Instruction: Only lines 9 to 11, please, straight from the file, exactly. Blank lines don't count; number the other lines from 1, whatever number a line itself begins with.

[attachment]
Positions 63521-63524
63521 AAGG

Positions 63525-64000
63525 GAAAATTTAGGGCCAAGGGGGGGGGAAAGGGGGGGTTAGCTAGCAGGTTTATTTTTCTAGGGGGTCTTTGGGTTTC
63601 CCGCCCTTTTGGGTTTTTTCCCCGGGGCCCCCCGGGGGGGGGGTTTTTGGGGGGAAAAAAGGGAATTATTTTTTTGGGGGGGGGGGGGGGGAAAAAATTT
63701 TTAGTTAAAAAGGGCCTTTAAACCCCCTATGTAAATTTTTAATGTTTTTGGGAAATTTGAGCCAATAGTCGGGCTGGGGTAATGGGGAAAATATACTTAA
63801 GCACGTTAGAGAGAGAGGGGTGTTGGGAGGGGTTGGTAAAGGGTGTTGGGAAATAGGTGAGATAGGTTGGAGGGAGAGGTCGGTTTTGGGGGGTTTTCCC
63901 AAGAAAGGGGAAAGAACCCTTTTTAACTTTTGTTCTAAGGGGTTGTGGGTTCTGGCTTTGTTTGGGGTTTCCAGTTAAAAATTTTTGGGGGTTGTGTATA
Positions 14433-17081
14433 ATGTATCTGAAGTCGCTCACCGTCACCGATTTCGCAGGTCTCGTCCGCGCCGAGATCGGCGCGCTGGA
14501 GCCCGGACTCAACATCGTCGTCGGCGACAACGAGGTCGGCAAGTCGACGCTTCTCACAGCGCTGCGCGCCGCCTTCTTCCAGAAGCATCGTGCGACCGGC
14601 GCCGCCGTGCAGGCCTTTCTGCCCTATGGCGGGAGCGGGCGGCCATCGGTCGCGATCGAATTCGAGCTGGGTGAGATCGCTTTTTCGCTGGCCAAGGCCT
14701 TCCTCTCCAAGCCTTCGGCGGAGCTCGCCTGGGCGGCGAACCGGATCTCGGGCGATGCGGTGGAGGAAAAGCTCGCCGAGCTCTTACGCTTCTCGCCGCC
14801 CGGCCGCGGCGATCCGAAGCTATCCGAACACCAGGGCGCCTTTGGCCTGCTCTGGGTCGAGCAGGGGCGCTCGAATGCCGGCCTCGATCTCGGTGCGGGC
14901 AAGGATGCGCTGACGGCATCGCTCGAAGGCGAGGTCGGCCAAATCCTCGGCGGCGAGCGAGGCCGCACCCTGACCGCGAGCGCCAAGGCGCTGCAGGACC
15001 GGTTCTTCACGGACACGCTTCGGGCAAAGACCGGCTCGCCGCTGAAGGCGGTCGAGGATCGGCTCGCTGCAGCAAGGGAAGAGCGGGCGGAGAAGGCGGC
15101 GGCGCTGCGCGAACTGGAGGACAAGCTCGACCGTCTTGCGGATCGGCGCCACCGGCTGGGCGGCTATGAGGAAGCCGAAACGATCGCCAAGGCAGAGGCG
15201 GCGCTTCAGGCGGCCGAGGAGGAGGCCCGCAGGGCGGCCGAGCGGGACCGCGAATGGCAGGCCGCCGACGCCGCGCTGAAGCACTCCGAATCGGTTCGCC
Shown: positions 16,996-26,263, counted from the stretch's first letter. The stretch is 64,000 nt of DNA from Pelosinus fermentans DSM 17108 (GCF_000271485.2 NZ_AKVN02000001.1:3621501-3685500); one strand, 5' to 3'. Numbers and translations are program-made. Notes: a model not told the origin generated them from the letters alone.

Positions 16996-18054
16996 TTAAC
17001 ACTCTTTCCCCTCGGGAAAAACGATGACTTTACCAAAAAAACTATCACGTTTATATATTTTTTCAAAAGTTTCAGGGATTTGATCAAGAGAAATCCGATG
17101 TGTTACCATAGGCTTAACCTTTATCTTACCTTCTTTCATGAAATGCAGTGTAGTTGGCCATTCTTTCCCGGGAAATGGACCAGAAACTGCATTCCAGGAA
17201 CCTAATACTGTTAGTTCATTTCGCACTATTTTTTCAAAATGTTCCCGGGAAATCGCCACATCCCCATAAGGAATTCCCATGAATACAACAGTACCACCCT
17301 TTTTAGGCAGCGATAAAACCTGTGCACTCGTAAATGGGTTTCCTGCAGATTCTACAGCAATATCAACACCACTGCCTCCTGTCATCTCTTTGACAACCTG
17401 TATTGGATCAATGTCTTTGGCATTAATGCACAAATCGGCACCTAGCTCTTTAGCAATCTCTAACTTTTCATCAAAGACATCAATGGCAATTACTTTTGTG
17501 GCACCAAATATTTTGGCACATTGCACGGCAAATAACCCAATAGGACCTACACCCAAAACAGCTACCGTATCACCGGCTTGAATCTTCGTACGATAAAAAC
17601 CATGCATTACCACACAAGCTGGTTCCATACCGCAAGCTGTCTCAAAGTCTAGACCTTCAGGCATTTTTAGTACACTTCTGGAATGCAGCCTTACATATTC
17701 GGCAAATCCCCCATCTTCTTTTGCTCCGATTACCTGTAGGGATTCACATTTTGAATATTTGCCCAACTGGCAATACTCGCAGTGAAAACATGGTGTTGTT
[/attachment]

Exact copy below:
Positions 14433-17081
14433 ATGTATCTGAAGTCGCTCACCGTCACCGATTTCGCAGGTCTCGTCCGCGCCGAGATCGGCGCGCTGGA
14501 GCCCGGACTCAACATCGTCGTCGGCGACAACGAGGTCGGCAAGTCGACGCTTCTCACAGCGCTGCGCGCCGCCTTCTTCCAGAAGCATCGTGCGACCGGC